On a lighter note–more Travel Tales detailing each stop on our cruise are in the works! Stay tuned!




6 thoughts on “Travel Tales: Cruising the Mediterranean

  1. Pingback: 2012: A Year in Review « Girl Meets Bulgaria

  2. These look amazing! After my two years with Teach For America my boyfriend and I are thinking about trying to work on a cruise ship to do some travelling while my significant other and I aren’t tied down with kids! Any suggestions?

    • To be honest? Don’t work on a cruise ship! I hate to say it (as I once really wanted to work on a ship as well), but from everything I have heard, it is a hellish experience. I have spoken with some cruise ship staff firsthand, and you could tell they were doing their best to stay positive. Working 16+ hour days, only one day off per week, and living in really cramped quarters is just some of what I have heard. Most said that they never were able to get off the ship in the ports. They were so exhausted that they just slept and did laundry. Of course, I am SURE that everyone has their own story, it all depends on the position you have. I am completely biased, but I recommend looking into working for a cruise line, but in their land division. I work for Princess in Denali, Alaska (this summer will be my third), and it is 100% amazing! You get plenty of time off to travel (I have seen some amazing parts of Alaska) and there is such a great sense of community. Princess (and Holland-America) have operations all over the state. Obviously, you won’t be able to see a bunch of countries, but I honestly doubt cruise ship employees do either. I have done things like salmon fishing, flights over Mt. McKinley, ATV rides, dog sled rides, and much more. You will never be bored in Alaska! Wow, I will stop my pitch for Princess now! Really though, I can’t be of help when it comes to working on the ships. I have never done it and never will. But, if the land side of things intrigues you, please don’t hesitate to email me any questions you have. I could rave about it for hours!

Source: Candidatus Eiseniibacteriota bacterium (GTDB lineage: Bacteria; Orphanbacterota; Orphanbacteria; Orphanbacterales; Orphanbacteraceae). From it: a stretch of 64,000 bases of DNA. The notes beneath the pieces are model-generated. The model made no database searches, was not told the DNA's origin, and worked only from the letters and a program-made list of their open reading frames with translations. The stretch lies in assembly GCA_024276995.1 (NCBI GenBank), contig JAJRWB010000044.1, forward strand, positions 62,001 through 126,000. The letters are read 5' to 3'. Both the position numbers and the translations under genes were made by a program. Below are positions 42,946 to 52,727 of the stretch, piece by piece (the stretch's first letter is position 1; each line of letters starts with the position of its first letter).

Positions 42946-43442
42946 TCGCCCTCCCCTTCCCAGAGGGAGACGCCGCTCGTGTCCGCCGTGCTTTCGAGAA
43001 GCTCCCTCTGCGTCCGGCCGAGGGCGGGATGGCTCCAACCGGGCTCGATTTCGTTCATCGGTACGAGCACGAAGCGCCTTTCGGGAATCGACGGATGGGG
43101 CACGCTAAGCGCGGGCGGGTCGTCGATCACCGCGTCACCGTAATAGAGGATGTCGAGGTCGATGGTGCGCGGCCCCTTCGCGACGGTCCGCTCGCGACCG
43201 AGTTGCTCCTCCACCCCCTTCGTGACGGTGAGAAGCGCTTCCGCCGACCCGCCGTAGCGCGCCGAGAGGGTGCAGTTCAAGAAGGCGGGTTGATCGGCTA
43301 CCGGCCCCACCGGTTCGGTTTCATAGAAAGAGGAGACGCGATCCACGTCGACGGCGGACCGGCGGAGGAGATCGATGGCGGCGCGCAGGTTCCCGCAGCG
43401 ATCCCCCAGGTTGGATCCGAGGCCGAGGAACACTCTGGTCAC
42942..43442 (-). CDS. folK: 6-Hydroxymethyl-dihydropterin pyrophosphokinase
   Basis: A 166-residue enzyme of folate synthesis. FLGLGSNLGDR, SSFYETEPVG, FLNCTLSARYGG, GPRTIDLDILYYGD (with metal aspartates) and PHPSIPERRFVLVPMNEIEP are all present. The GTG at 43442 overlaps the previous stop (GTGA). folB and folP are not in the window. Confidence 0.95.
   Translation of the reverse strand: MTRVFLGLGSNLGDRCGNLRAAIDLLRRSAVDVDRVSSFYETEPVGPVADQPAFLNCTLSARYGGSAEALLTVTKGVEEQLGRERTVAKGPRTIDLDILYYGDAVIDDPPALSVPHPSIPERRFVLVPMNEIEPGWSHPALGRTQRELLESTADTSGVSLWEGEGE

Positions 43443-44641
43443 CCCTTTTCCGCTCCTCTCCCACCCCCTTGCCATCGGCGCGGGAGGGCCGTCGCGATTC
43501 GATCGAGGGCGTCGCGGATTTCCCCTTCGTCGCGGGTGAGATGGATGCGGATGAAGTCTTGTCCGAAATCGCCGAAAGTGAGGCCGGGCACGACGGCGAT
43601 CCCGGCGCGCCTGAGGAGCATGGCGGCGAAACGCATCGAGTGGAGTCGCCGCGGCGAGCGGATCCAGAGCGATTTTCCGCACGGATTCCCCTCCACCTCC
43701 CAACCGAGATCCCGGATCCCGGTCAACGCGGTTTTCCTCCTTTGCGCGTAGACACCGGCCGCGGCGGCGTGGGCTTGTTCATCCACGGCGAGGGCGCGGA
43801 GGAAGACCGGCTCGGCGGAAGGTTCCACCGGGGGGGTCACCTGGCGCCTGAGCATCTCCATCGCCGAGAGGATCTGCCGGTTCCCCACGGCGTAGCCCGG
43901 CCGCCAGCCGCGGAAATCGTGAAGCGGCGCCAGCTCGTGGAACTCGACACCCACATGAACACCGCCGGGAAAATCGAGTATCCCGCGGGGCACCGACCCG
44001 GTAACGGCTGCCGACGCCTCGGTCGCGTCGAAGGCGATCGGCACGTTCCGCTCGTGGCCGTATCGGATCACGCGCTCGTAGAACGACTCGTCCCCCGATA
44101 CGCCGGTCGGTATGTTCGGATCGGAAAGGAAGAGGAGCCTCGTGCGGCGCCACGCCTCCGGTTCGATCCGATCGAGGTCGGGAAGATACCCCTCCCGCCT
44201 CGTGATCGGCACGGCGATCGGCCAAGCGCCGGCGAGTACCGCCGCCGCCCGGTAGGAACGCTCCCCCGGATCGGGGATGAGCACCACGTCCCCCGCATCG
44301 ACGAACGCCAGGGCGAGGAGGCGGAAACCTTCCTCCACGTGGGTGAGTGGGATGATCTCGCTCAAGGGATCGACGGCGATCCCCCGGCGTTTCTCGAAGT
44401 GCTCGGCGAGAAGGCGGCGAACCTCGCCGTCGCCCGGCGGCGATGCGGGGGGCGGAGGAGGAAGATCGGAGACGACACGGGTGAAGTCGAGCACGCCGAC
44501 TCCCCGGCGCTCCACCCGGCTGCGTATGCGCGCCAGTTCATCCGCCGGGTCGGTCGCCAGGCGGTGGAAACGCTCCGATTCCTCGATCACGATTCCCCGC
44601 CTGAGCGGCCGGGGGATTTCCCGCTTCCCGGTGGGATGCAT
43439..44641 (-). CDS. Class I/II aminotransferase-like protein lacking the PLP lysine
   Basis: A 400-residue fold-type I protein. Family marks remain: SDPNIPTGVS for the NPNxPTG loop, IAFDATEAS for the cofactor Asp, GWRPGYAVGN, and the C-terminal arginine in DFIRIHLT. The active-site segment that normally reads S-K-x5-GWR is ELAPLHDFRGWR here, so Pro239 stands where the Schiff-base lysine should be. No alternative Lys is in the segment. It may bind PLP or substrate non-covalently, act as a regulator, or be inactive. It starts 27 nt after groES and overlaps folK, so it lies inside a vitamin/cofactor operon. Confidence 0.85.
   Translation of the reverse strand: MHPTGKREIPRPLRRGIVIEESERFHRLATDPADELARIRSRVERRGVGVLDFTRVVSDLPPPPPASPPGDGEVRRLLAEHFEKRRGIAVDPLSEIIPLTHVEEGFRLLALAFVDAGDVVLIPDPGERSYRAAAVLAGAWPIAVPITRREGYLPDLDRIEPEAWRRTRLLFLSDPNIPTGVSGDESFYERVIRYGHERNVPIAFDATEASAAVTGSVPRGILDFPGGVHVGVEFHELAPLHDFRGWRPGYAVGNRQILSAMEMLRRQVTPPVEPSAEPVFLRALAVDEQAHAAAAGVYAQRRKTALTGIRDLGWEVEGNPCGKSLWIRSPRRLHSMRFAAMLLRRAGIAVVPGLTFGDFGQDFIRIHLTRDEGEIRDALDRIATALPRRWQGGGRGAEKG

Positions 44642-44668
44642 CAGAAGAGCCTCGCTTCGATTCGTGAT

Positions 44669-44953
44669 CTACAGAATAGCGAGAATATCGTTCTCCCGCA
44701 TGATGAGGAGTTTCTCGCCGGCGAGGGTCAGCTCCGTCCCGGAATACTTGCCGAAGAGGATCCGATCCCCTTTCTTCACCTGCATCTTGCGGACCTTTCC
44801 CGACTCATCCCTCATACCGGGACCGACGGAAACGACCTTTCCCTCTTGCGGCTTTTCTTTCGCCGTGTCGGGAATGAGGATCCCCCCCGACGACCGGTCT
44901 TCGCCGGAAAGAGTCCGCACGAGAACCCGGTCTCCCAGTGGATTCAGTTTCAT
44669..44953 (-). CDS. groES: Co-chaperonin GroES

3. It was such a fun cruise! The best part? Meeting my future son-in-law, Vince!

  4. Fuuny I took this same trip back in 2000 on the “Grand Princess”. Best Trip to see all the different countries.

    • Nice! The Grand was recently renovated and it now (essentially) Princess’ newest ship. The cruises we are looking into are mostly on the Grand. I agree, the Grand Med was a great way to see so many different countries, albeit briefly!

Leave a Reply

Fill in your details below or click an icon to log in: Logo

You are commenting using your account. Log Out /  Change )

Google+ photo

You are commenting using your Google+ account. Log Out /  Change )

Twitter picture

You are commenting using your Twitter account. Log Out /  Change )

Facebook photo

You are commenting using your Facebook account. Log Out /  Change )


Connecting to %s